I’ve never been the brightest. I’ve never been the smartest. Or the fastest. But I’m consistent. I’m resilient. I’m aware of my surroundings. I’m self aware. I’m an introvert. I’m never the life of the party. But I live a good life. Compared to extroverts or geniuses, one might think I’m a failure in life. I don’t seek attention. I’m quiet. I keep to myself. I don’t want to manage people in a workplace. I don’t need to be the shining star. But I want to do my work well. I want to be thought of as a considerate, kind person. So I must act like one.

Have I reached my full potential? How does someone even calculate that?

Many people aren’t looking to be the life of the party. Or the spokesperson of the group. Some are content being the understory who makes sure the work runs smoothly. They see to it that there’s flexibility when things change suddenly. They make sure all the bases are covered. And they know what bases must be covered. Yet, they’re not necessarily the ones on stage receiving the applause or the trophy. But their job is needed, nonetheless. Never discount those who are quiet or dependable. They don’t cause a scene, but the scene would be so undone without them. Everyone has a part to play in this life. Not just those with a swagger or a loud voice.

Life has a way of placing us in unexpected and even unwanted situations. We can still work hard and thrive wherever we’re placed. As believers, our work is always for the Lord regardless of our title or duties. Whether the work seems menial or glorious, it’s necessary work. Someone must do it. And when placed in that situation, then it’s our work. Let’s do it with joy and thanksgiving. Everything lasts for a season.

Even so, I have noticed one thing, at least, that is good. It is good for people to eat, drink, and enjoy their work under the sun during the short life God has given them, and to accept their lot in life. Ecclesiastes 5:18

The Weary World Rejoices

How does a weary world rejoice?

I know people who are weary. I think of the one caring for elderly family members in their own small home. I think of the one going through chemo. I think of the one who has a family member dying of cancer. I think of the one who lost their job earlier this year. They’ve moved on, but change is difficult. I think of the one who was unemployed for a few months and is afraid it might happen again.

I know people who are fearful to be with others. I think of the one who recovered from COVID. I think of families who have lost loved ones to the virus. I think of the frontline workers surrounded by this virus every single day. They’re weary. When will life be normal again?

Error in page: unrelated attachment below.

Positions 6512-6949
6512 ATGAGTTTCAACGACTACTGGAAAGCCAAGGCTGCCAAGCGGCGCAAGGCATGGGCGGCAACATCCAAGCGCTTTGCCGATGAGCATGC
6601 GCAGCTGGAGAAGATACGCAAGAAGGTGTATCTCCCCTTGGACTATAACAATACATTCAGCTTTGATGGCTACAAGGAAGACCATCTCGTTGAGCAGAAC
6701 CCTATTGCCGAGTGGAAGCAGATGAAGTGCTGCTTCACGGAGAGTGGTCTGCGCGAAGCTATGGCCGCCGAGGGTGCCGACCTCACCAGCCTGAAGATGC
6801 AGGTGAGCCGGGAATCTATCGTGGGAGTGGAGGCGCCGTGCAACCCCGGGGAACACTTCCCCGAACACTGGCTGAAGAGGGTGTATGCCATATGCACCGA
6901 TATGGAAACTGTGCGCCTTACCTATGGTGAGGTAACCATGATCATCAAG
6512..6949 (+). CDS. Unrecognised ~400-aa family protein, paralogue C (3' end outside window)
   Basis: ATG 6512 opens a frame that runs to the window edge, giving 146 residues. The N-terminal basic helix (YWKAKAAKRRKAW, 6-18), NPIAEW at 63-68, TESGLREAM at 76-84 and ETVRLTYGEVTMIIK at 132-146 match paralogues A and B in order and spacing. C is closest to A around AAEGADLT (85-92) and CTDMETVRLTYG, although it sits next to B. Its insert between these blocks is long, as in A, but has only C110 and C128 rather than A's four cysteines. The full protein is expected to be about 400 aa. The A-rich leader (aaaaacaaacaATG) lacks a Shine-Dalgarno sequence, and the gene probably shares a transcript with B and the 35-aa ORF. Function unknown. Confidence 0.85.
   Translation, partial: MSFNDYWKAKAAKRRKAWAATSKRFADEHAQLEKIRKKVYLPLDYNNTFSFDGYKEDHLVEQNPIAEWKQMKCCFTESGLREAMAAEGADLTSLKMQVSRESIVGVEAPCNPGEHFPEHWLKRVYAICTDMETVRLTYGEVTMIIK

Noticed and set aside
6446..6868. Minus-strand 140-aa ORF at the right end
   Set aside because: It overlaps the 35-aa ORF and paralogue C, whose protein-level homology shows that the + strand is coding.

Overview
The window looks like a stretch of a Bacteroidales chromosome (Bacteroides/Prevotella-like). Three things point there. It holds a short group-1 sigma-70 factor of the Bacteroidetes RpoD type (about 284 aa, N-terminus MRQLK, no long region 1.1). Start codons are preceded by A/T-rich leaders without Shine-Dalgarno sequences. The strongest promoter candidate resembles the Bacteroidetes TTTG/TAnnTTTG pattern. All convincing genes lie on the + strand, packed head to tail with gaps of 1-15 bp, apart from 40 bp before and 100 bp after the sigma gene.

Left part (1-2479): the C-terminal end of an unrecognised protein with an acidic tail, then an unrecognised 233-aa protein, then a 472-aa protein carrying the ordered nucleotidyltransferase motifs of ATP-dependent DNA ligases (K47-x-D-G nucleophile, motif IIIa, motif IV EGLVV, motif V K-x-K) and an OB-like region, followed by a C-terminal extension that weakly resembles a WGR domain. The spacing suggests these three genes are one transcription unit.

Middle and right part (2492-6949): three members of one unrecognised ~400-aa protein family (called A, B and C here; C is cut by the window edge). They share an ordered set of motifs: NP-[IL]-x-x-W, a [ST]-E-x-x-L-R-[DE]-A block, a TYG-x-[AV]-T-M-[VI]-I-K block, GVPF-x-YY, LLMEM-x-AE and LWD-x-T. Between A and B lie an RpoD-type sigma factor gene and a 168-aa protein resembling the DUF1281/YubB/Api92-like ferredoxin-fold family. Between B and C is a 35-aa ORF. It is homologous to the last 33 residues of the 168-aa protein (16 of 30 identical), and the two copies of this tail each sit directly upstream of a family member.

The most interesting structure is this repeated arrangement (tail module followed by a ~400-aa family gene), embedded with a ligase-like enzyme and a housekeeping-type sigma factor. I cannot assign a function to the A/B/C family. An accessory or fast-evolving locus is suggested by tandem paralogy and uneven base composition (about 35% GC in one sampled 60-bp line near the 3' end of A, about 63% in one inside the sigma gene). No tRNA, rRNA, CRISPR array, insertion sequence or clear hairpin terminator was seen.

I see the news. As disturbing and twisted as it is. Who do we believe? We hear elected officials giving orders to do one thing, yet they do the thing they say we shouldn’t. Who can we trust? Both presidential candidates say they won the election. We hear of voter fraud. Will we ever know the truth? We’re weary of all the back and forth of pointing fingers and placing blame.

Some believe that the police should be defunded. Others are holding tight to that blue line. Some fear for safety. Others want revenge. They’re weary of not being heard. They’re weary of being fearful in their own neighborhoods.

Where is our hope? How can we feel joyful at a time like this?

 I must say. This year has been much easier on me than it has on most others. The only change I saw was my commute to work. I’m now working from home indefinitely. But I am weary for the ones who are weary. I am weary of the world’s lament. I am weary from the loss of joy in what is a good life. I am weary thinking of an uncertain future.

Trust in the Lord always, for the Lord God is the eternal Rock. Isaiah 26:4

But then I remember the reason for the season. The weary world has a reason to rejoice.

I think of Mary, the unwed pregnant girl. She was given news that would make most women joyful. But in her day, that was unwelcome news. I’ve never been with a man. She told the angel standing before her. How can it be? But behold. The God who created the universe planted the seed who became the physical Son of God. The young Mary was to give birth to this God child.

Imagine Joseph. When he heard the news of his betrothed’s pregnancy, he didn’t take it well. He knew the child wasn’t his. How could he trust her? He would have to set aside the dream of marrying this girl bride. He was weary thinking of how to tell his family and friends. The village was small. News would travel. Fast. How could he put her away quietly?

But the angel in his dream shared God’s truth that this child was the Son of God. And Joseph chose to believe. He chose to believe. Oh. He would marry Mary and raise the child as his own. But he knew the truth and believed the angel’s message.

Oh. It was a huge belief. The people had waited for so long for the promised Messiah. And now he would be born in the worst of times. There was a census. Joseph took Mary to Bethlehem to be counted. Mary, huge with child, rode a long bumpy ride. Knowing she carried the Son of God, she endured. She was weary. They were weary when they arrived in Bethlehem. No room. They were told. Hugely pregnant and no room for comfort. Instead, they found space with the animals. And in the lowliest of places, the Son of God was born.